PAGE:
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on February 11, 2013
I enjoy cinema in all its forms. I watch foreign films, I watch surreal films, I watch action films. You name it, I'll give it a try. If a movie can keep me interested enough to watch it in one sitting, then it's doing something right. In that respect, Universal Soldier: Day of Reckoning is great. It kept me interested for its entire run time, and then some. But, the thing is this, I'm a huge fan of the original Universal Soldier, and an even bigger fan of Universal Soldier: Regeneration. Both those movies are fantastic in their own respect. Sure, Universal Soldier is really campy by todays standards, but it's still a fun film. Universal Soldier: Regeneration is a truly under appreciated gem of a movie. It's one of those movies that deserves more fame that it has. I really liked the direction that US:R took, and I was hooked with the possibilities.

This is a great movie. It's moody, and the pacing is great. This movie is dripping with attitude. But, to the uninitiated, US:DoR will be confusing and jarring. That's the flaw with this movie. Somebody who just picks this up wanting to see an action flick will be alienated because it's actually pretty artsy. Those looking for a similar movie to the original one will be confused with the ultra-violence going on. US:R was easy to pick up and just watch. It had some great action scenes, pretty good characterization, and an intriguing plot. Day of Reckoning feels more like an experiment than an outright sequel. It seems to me that the director decided to see just how much he could push the envelope of the action/sci-fi genre. I respect that, and I even admire it. But, it won't make many new fans for the series.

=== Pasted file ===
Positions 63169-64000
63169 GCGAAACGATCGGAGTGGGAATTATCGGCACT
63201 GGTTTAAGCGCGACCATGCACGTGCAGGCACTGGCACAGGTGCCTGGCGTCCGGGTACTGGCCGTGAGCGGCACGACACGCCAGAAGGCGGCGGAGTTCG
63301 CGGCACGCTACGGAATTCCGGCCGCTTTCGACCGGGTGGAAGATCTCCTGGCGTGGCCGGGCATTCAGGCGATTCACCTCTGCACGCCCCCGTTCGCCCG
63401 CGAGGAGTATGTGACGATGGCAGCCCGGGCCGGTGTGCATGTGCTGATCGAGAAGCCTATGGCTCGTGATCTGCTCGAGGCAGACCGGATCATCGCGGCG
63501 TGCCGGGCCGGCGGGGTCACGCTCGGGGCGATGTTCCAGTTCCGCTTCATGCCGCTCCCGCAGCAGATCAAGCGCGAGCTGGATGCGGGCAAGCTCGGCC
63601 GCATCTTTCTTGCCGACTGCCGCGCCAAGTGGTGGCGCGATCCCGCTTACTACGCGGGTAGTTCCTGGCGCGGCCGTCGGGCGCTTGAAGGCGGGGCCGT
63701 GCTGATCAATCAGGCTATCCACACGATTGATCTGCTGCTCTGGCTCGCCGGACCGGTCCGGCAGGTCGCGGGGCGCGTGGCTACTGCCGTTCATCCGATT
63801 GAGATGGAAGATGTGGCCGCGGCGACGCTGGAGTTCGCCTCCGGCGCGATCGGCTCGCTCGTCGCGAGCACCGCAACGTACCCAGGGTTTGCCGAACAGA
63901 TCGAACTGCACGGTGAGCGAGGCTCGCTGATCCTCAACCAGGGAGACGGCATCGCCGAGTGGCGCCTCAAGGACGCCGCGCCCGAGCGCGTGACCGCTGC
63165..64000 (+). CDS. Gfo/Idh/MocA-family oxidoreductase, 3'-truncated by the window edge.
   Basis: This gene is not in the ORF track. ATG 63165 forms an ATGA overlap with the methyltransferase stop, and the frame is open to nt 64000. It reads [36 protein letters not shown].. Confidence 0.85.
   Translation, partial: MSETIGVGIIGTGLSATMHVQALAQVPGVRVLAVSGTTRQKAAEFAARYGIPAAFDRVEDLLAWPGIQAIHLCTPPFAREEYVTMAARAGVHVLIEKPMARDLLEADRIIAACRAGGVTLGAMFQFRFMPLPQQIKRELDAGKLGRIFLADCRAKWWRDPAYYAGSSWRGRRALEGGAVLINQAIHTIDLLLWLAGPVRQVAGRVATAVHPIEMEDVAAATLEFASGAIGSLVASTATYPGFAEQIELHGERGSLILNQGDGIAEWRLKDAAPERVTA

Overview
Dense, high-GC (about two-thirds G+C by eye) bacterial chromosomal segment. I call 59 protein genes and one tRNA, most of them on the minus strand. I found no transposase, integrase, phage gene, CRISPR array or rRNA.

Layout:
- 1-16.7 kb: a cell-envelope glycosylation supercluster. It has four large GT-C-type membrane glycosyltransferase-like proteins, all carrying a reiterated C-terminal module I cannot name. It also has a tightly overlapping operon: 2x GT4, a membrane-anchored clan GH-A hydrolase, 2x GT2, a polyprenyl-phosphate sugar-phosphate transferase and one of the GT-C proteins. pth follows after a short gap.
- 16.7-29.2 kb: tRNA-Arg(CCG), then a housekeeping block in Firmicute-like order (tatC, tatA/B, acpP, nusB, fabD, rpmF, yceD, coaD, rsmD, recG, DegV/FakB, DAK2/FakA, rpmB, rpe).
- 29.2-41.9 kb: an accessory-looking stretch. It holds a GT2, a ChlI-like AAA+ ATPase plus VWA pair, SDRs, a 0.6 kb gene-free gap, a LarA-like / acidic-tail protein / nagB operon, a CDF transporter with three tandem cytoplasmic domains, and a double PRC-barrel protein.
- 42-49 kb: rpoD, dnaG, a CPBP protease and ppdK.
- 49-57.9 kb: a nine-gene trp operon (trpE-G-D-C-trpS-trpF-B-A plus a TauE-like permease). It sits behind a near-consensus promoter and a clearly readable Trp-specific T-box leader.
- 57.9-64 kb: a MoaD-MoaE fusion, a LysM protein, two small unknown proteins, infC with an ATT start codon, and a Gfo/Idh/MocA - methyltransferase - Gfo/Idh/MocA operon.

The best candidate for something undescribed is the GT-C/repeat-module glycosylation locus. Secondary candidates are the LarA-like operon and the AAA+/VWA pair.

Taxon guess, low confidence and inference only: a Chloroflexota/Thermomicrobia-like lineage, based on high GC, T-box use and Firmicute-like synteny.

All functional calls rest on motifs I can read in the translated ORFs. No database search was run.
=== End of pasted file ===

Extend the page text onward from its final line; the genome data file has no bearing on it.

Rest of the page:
Another problem is the unexplained events between Regeneration and this one. I understand Luc Devereaux's evolution as a character. He's free from his shackles, and he's trying to free the rest of the UniSols. But, the story I want to see on screen is how he accomplished this. Scott Adkins is a fine action star with many redeeming qualities as an actor, but I feel more compelled by JCVD's character.